I can say I’m absolutely exhausted after todays efforts, but bravo and thanks for the help, Andrew and Karin so far….

Our door opening 'system'


Day 3

Our plan initially was to drive to Hamburg, but then after some time we realized that since we can’t go faster than 80km an hour, so wouldn’t get there until 4am. So now we’ll drive to Lund and meet Frida for dinner, and get the 10pm boat to somewhere beside Lubeck, which is beside Hamburg, which is beside my other friend Kristin, who we can hopefully see tomorrow instead of waking her up at 4am.

The brake issue is more prevalent in the cities but luckily we’re on a motorway and we’re the slowest vehicle in town, so no one is in front of us. It’s entirely possible our brakes not working will be quite ok for today. The other good thing is that if we get this boat (its not guaranteed at all as we don’t have a ticket) we miss out all of Denmark. It’s not that I don’t like Denmark. I have some good pals in Copenhagen, and an ex who I think probably still hates me after I locked her out of the house once.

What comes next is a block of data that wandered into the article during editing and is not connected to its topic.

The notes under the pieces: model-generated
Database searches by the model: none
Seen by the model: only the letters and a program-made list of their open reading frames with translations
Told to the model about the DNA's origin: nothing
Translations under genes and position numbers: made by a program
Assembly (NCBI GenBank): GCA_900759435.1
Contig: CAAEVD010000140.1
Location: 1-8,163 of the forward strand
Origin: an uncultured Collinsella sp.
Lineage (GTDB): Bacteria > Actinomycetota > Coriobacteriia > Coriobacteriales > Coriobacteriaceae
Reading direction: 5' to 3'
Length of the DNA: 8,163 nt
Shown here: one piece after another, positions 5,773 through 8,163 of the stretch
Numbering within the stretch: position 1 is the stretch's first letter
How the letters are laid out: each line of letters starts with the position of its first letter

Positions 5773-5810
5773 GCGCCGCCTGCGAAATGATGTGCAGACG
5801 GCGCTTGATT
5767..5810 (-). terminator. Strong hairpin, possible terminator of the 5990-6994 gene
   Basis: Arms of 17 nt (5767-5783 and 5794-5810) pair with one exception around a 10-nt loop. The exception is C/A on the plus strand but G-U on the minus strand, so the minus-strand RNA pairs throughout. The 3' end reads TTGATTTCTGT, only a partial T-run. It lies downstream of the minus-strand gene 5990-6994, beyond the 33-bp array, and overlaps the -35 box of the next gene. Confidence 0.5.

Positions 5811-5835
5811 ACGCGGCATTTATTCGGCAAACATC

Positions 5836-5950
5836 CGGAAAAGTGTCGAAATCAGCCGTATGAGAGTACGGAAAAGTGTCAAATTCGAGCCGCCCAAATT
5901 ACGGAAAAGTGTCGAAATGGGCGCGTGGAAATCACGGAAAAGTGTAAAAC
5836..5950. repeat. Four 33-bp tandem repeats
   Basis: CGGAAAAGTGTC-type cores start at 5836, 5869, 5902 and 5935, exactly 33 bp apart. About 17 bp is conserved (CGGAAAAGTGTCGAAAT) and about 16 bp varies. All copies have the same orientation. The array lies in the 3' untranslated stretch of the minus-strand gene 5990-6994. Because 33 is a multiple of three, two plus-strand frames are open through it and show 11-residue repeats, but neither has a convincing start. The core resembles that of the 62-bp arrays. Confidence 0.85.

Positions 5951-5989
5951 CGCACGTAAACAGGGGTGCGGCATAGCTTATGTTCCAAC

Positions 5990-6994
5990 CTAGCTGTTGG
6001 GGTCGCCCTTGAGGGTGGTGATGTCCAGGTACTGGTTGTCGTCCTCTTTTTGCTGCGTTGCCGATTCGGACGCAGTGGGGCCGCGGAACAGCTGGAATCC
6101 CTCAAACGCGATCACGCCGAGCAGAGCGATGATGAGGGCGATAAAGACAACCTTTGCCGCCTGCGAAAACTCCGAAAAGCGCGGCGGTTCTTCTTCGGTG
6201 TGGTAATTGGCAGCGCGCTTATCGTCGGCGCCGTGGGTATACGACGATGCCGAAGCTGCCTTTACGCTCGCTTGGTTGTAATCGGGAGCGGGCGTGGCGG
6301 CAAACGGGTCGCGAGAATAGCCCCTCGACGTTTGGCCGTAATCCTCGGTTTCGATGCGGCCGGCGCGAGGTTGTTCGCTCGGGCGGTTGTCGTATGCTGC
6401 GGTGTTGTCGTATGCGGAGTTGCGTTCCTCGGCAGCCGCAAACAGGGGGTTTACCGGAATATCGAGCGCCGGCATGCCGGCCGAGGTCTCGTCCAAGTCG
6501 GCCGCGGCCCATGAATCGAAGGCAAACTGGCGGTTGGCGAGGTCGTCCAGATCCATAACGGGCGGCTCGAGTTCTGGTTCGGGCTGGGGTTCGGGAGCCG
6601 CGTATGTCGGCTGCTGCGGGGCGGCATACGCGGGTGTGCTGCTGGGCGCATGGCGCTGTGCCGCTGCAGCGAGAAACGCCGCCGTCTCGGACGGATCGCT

We’ll also miss out Lolland, which actually would be interesting to drive through. I was there about 18 years ago to see a girl I met in Spain. What a place (Nakskov) basically there is nothing to do except get drunk and sleep around, so everyone in the whole town seems to have children with everyone else. Also I believe they have a lot of pig farms. Great. Anyway Sanne Poulsen from all those years ago, I hope you got out of there and did something better with your life.

Actually what happened is that we were so slow, we couldn’t stop for dinner (sorry Frida) and barely made the boat. Towards the end of the day our brakes stop working 100% so we used the reverse gear for brakes. (Actually we only worked this out after I careered into the air pump in a petrol station forecourt)

The options now are really to either arrange some kind of emergency pickup service, or fix the van.

Fortunately there is a great sauna on the boat (and even a cinema!) and a distinct lack of cheesiness that you get on the Tallinn-Stockholm Kareoke-fest.